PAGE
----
May 21, 2013; Los Angeles Times

For the Obama Administration, the controversy over the targeting of conservative applicants for 501(c)(4) social welfare organization status makes the IRS (or at least the Exempt Organizations unit that oversaw the review and approval of 501(c)(4) applications) look less like unsung heroes doing thankless work and more like the Keystone Kops. 

At yesterday’s Senate Finance Committee hearing, acting commissioner Steve Miller wasn’t able to come up with the name of anyone in the Service who had initiated the special targeting and reviews of (c)(4) applications that have been revealed by an Inspector General’s report to have been inappropriate or worse. One would have thought he, or former IRS commissioner Doug Shulman, might have checked their notes before the hearing in anticipation of that question and worked up an answer, but no.

Immediately on the heels of the adjournment of the Senate Hearing came word that Lois Lerner, the head of the Exempt Organizations unit who apologized for the IRS brouhaha due to a planted question at an American Bar Association conference, intends to invoke her Fifth Amendment rights and refuse to answer questions when she appears today at the House Oversight Committee hearing chaired by Rep. Darrell Issa (R-CA). The Los Angeles Times, which broke the story, reports that her attorney, William W. Taylor III, has asked the committee to excuse her from testifying, explaining that her appearance would “have no purpose other than to embarrass or burden her,” but the Committee still intends to call her regardless, according to committee spokesperson Ali Ahmad in the Washington Post.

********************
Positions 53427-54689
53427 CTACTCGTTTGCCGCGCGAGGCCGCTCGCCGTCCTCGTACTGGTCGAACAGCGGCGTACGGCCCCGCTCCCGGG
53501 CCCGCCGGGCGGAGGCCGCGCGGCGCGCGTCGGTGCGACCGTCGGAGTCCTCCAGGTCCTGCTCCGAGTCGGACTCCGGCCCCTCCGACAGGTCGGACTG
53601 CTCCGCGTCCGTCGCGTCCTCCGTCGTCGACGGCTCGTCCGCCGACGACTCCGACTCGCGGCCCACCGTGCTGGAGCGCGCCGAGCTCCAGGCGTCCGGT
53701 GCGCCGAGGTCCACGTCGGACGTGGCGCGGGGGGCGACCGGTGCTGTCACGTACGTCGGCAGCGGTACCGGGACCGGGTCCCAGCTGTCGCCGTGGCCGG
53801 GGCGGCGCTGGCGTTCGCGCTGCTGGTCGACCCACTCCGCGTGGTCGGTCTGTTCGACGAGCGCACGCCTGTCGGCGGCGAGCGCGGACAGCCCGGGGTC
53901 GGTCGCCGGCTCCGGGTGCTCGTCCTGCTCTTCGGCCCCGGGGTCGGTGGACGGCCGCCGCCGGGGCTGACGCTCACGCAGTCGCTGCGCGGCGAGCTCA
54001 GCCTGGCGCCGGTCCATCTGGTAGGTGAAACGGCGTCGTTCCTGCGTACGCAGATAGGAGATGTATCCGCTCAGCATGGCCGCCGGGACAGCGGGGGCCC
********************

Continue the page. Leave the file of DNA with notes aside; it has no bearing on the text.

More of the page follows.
Breaking News: Live updates from today’s IRS hearing

Lerner’s plan of silence followed revelations from Jay Carney, the embattled White House press secretary, that White House officials, specifically Mark Children, the deputy White House chief of staff, spoke with Department of Treasury officials—and specifically Lois Lerner—about how the brewing information of the IRS brouhaha would be dealt with in public relations terms. Carney’s disclosure suggests that the conversations occurred before Lerner’s public apology at the ABA, though Carney forswears any White House involvement in now almost farcical planted question-and-answer. That comedy seems to have been entirely the creation of the leadership of the IRS, though the idea of Lerner revealing the IG report in a speech was floated.

It may not be the White House’s doing, but the IRS story is coming out in dribs and drabs. Every day, it seems there’s a new revelation that forces Carney to modify the narrative. Every hearing has unimpressive former IRS executives demonstrating breathtaking levels of managerial incompetence and leadership shortcomings. With Lerner now taking the Fifth, in part due to the criminal investigation launched by the Department of Justice, the approach that Shulman and Miller practiced at the Senate Finance Committee—sort of an immaculate conception version of management and oversight, combined with strategic memory gaps—isn’t going to work much longer.

Who is advising the White House on this controversy? A revelation or two a day about this controversy is a surefire way of helping this story get completely out of control. Every brand of conspiracy thinker gets to work overtime on this one as the facts trickle out, and fear-mongers are making people apprehensive about the role of the IRS in the implementation of part of the Affordable Care Act. After the first few days of relative silence on the story, other than Carney’s really poor press conference after the Lerner revelations, it seemed like White House personnel were scrambling to get the facts of the story down so that they could piece it all together and get ahead of it. If that was their intent, they failed.

Now is the time for the IRS, Treasury, and the White House to lay out the full story and get down to the real story: a 501(c)(4) system designed for a political era that has little relevance in today’s world, and an oversight agency, the IRS, that’s ill-equipped (and even more poorly led) to deal with the challenge of politicized 501(c)(4) organizations.—Rick Cohen